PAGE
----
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Vernon “Catfish” Smith was an All-State football, basketball and baseball player at Lanier High School in the late 1920’s and then was a three-sport athlete at the University of Georgia. His nickname "Catfish" is attributed to a story in which he bit the head off of one as a 25-cent bet while a student at Lanier. In 1929, he scored all 15 points for Georgia in an upset of Yale- scoring one touchdown by falling on a blocked punt in the end zone and another by receiving a pass, kicking an extra point and tackling a Yale player for a safety. The game was the first-ever played at Sanford Stadium. Smith was named to the 1931 College Football All-America Team. After completing his Georgia career, Smith went into coaching football at Georgia, the University of South Carolina and the University of Mississippi. He was also the head baseball coach at Georgia and South Carolina. He then joined the United States Army Air Forces, retiring in 1963 with the rank of colonel. 

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Born in Nicholson, Georgia, Claude “Gabe” Tolbert coached multiple sports at Gainesville High School, Georgia Military Academy in Milledgeville and Tech High School in Atlanta. He led the Tech Smithies to GIAA State Titles in both 1924 and 1928. Overall he posted a 134-61-17 record as a football coach with 3 State Championships. He also compiled an impressive mark of 200‐55 in basketball and his baseball record was 140‐28. In a 20-year coaching career, Tolbert captured 18 championships in basketball and 11 in baseball. He was also a co‐organizer of the Georgia Athletic Coaches Association.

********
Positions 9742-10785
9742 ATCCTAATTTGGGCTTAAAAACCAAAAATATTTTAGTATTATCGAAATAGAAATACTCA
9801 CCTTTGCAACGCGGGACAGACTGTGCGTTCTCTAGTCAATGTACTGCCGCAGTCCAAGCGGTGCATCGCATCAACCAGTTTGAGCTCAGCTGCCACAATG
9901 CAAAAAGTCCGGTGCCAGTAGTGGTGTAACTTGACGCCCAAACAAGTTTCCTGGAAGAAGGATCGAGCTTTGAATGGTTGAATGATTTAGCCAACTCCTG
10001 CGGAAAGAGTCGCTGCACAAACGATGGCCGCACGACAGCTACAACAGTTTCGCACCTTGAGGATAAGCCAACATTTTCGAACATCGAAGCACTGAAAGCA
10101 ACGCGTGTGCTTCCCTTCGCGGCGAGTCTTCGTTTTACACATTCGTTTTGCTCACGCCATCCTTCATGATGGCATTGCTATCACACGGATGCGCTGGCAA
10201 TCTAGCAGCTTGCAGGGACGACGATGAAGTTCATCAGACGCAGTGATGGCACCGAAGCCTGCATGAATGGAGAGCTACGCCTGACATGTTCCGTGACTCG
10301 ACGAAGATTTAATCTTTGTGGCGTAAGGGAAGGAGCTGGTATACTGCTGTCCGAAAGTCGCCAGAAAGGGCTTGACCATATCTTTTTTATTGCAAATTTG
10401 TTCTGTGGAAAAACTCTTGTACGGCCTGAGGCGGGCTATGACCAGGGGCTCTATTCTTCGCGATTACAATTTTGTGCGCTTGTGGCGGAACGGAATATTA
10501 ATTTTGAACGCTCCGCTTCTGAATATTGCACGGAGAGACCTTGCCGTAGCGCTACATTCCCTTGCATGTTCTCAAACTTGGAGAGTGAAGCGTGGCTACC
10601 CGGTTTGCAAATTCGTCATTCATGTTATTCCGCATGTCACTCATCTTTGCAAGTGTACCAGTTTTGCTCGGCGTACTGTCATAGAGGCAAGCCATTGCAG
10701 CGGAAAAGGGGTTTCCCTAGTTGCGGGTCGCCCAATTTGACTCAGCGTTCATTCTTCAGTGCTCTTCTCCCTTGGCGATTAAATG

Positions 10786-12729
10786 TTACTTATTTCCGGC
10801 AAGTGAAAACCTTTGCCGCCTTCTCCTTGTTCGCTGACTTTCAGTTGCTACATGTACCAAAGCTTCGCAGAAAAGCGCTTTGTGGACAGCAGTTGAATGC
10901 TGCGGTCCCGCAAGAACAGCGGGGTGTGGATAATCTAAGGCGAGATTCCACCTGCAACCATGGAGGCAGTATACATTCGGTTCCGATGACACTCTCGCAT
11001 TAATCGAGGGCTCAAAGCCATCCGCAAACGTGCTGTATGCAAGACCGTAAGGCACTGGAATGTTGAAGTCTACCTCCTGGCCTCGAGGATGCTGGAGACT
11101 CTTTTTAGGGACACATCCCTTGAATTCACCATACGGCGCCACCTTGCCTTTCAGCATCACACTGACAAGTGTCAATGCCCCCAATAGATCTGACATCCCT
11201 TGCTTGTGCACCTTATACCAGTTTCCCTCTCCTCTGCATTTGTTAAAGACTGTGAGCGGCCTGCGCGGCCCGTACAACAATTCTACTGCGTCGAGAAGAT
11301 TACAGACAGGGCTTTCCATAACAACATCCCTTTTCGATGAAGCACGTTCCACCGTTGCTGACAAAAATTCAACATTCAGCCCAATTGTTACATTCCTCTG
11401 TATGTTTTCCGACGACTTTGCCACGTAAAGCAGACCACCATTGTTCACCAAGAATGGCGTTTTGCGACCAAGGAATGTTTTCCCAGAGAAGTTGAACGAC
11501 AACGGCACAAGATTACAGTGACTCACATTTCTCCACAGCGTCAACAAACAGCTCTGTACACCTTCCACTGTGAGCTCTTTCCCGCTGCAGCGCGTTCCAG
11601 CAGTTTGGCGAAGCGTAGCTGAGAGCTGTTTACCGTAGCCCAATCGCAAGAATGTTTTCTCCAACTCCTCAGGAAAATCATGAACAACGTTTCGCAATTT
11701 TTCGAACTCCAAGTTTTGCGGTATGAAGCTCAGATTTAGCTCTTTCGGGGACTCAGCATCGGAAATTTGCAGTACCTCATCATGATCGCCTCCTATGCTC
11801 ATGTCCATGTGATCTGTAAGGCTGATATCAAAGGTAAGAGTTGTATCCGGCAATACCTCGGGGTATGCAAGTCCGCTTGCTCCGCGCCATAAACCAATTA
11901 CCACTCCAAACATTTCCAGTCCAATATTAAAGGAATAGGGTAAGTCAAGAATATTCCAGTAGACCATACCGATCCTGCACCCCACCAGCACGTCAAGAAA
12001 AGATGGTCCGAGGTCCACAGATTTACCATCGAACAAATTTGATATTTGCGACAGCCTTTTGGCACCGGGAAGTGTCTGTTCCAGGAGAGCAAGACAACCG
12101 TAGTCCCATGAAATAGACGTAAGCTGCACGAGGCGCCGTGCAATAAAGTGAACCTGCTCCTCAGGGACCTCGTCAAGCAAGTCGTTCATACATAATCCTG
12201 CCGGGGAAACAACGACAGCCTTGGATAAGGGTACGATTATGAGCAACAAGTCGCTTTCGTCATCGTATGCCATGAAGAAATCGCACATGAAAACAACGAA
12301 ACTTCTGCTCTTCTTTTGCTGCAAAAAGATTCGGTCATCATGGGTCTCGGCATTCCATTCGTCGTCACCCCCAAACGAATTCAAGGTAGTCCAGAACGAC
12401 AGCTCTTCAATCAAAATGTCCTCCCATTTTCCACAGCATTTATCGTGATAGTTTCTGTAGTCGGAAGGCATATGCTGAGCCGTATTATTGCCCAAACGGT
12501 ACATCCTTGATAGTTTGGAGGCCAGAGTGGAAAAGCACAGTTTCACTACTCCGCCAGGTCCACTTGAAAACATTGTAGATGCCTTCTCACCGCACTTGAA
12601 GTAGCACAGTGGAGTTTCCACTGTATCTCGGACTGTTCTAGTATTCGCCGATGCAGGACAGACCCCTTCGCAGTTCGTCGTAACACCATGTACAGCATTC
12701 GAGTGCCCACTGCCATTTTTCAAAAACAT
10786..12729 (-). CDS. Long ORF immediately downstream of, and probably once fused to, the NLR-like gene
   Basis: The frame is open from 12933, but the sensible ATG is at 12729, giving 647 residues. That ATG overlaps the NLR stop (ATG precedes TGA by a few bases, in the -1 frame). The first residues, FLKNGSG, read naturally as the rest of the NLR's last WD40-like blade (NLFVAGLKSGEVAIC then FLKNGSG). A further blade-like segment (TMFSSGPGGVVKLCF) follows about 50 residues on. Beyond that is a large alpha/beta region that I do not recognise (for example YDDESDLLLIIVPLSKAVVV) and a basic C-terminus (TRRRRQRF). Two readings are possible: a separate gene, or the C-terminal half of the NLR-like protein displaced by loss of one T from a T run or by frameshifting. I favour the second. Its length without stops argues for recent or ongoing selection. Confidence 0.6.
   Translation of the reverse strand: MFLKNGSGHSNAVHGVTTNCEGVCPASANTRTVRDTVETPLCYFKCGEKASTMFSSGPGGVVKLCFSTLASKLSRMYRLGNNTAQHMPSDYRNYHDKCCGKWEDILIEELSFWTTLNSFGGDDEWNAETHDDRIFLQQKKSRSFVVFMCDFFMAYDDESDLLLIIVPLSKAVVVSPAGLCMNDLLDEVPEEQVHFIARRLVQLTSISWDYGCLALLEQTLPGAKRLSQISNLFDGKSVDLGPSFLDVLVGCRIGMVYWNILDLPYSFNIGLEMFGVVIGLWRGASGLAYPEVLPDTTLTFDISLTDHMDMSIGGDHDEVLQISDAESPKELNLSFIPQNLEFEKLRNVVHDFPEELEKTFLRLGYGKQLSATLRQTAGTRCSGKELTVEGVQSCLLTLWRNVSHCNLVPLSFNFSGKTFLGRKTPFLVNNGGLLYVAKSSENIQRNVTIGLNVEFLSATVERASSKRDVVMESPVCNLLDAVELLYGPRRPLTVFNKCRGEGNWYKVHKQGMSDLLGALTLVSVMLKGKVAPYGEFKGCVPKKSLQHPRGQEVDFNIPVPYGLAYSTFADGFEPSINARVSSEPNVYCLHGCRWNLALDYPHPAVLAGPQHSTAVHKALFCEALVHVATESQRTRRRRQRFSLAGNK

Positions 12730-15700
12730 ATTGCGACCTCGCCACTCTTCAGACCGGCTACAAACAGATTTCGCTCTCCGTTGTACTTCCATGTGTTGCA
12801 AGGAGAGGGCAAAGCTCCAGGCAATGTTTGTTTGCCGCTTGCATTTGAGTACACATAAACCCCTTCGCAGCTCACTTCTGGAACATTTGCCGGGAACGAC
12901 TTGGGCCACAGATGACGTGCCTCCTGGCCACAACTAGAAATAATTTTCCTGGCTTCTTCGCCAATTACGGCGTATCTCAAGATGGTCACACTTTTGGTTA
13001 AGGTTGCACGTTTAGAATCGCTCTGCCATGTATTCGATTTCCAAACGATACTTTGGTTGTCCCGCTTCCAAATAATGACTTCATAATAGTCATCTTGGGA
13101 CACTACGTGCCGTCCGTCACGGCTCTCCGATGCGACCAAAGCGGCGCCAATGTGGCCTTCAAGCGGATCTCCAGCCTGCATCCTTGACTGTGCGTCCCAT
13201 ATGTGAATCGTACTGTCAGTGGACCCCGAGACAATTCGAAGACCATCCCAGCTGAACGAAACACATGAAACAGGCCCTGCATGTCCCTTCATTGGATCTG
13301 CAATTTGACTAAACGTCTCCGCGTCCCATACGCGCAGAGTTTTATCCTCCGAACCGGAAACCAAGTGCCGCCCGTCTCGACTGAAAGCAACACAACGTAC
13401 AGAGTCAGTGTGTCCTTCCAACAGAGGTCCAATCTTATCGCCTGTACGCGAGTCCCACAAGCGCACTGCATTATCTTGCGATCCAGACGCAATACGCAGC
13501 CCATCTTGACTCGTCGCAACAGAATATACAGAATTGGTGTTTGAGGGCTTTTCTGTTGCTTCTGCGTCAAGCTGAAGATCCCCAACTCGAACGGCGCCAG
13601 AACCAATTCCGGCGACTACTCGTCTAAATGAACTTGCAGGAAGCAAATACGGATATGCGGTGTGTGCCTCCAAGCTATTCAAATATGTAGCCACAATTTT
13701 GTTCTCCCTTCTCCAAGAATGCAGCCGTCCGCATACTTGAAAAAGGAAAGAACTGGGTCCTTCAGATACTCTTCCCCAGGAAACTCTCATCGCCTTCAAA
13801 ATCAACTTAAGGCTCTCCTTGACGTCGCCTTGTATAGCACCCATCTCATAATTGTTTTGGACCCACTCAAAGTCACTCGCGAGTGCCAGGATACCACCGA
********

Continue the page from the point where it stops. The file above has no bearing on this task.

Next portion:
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Savannah native John Varnedoe attended Mercer University in Macon but after graduation in 1927 he returned to his native Savannah and embarked on an illustrious coaching career. Varnedoe returned to his alma mater, Savannah High School, and joined their coaching staff, eventually becoming the head man. He was the first coach to have his football team in historic Grayson Stadium, and coached the Blue Jackets in the first night game ever played in Savannah. He would claim 4 state titles at the school including 2 in basketball. His basketball teams won state championships in 1936 and 1937; both years the team also won the sectional high school tournament at Washington & Lee University in Virginia. One of Varnedoe’s basketball teams advanced to the semifinals of the national high school tournament in Chicago. Varnedoe remained at Savannah High School for ten years. He also had stops at Newnan High School as well as Emmanuel County Institute producing many outstanding players that advanced into the collegiate, professional, and coaching ranks.